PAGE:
Europe cracks whip on debts amid lurking Spanish fears

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Europe cracked its whip on excessive state borrowing on Thursday, laying foundations for cross-border economic government with a fearful eye on gathering dark clouds over Spain.

Leaders were using a European Union summit to widen their focus from public overspends and also target dangerously high private sector debt, a bigger problem with Spain's banks than it ever was with bailed-out Greece.

As Madrid auctions off a major tranche of its sovereign debt, with the interest it has to pay to raise funds rising again, diplomats said that agreement had been reached in advance to toughen sanctions for those who blow their budgets.

Crucially, the creation of new penalties, including the withdrawal of voting rights in EU decision-making, will apply only to those countries that share the euro currency.

That position will delight Britain, whose new Conservative Prime Minister David Cameron arrived for his first summit vowing to defend vigorously a series of "red lines."

Cameron said that "we should be focusing on the issues of substance and not of institutional reform."

He was not alone in resisting anything that might require painful and uncertain treaty negotiations.

"We already have the solutions and the measures needed," said Swedish Prime Minister Fredrik Reinfeldt, pointing out that existing sanctions have never been used.

Earlier this week France and Germany called for the EU's stability pact -- which sets notional limits on public deficits and debts, widely ignored since the worldwide recession -- to be reinforced.

Ballooning debt levels in countries such as Greece, which recently required a multi-billion euro bailout from the EU and the IMF, have pushed leaders to think more of the effect of their decisions, and their public declarations, on their neighbours.

Luxembourg Prime Minister Jean-Claude Juncker, who is also head of the Eurogroup of finance ministers, told the Luxembourg Wort daily that treaty change "is not a possibility in the short or medium term."

As Spain and Germany's governments scurried at home to render stress tests on private banks public in a bid to soothe markets, Spanish officials said that socialist Prime Minister Jose Luis Rodriguez Zapatero would ask his EU peers to remain "prudent" when talking about worries.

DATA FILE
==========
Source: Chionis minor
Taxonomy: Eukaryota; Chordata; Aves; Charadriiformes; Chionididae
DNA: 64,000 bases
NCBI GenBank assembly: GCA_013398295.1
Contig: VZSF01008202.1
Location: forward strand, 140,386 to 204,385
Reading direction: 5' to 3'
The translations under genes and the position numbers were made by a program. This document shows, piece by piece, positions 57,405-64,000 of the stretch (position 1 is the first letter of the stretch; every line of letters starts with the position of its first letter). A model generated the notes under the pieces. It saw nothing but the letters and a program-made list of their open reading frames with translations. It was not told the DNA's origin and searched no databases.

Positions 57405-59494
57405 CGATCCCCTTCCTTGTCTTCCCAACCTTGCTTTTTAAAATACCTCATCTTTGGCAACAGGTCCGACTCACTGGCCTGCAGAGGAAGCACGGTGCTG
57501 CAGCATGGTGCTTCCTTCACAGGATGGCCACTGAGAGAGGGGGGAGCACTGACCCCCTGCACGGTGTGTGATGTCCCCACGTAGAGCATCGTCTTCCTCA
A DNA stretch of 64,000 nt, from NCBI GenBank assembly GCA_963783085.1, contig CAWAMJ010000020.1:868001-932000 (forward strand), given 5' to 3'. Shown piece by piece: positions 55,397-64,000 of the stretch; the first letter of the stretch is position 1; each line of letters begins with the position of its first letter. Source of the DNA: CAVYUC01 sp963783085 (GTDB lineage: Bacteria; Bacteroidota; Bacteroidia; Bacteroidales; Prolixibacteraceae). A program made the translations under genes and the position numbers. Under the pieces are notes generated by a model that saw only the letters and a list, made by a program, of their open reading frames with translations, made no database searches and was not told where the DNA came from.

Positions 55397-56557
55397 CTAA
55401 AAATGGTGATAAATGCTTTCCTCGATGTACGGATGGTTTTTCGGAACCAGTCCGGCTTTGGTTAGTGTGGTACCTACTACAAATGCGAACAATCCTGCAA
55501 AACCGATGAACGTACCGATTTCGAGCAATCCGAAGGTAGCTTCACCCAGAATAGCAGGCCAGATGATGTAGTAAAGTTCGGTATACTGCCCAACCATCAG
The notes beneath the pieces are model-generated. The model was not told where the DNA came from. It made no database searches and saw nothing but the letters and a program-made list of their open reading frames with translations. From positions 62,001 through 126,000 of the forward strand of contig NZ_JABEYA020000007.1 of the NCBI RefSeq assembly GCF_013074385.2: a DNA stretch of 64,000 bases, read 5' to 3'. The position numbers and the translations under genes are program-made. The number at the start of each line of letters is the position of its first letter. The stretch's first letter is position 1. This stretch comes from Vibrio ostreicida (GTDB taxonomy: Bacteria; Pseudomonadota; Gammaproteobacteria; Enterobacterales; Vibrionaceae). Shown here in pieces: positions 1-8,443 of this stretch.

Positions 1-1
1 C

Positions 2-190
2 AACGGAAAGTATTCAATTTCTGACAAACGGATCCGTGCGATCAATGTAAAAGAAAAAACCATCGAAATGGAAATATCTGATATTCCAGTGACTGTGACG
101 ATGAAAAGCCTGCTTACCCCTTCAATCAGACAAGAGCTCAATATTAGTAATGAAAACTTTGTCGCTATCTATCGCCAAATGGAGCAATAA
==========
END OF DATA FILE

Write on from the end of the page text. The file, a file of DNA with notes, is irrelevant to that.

A British diplomat said that Cameron's suspicion of the motives behind a joint Franco-German call for an EU bank levy, designed to offer an insurance policy against future taxpayer bailouts and to be presented at a G20 summit in Canada next weekend, meant London would push for reassurances it would only ever function as a patchwork of national levies.

Berlin and Paris also want to see a tax on financial transactions proposed in Toronto, but that idea did not make it past first base in draft conclusions prepared for fellow leaders.

But Britain had cut a deal allowing Brussels to vet the grand lines in member state budgets, in a bid to boost Europe's competitiveness vis-a-vis major global rivals.

Likewise, London and the Netherlands would allow leaders to recommend opening EU entry negotiations with Iceland despite anger in both countries over withheld compensation to savers with a collapsed Icelandic bank.

In another symbolic shift signalled by negotiators, the 27 leaders were to back Estonia's switch to the euro come January.

After days of rumours, Spanish business daily El Economista reported on Wednesday that the IMF, the EU and the US Treasury had drawn up a liquidity plan for Spain including a credit line of between 200 and 250 billion euros.

Brussels labelled that report "rubbish," but IMF chief Dominique Strauss-Kahn announced that he would meet Zapatero for a "working visit" on Friday, refuelling speculation over a rescue package.

© 2010 AFP

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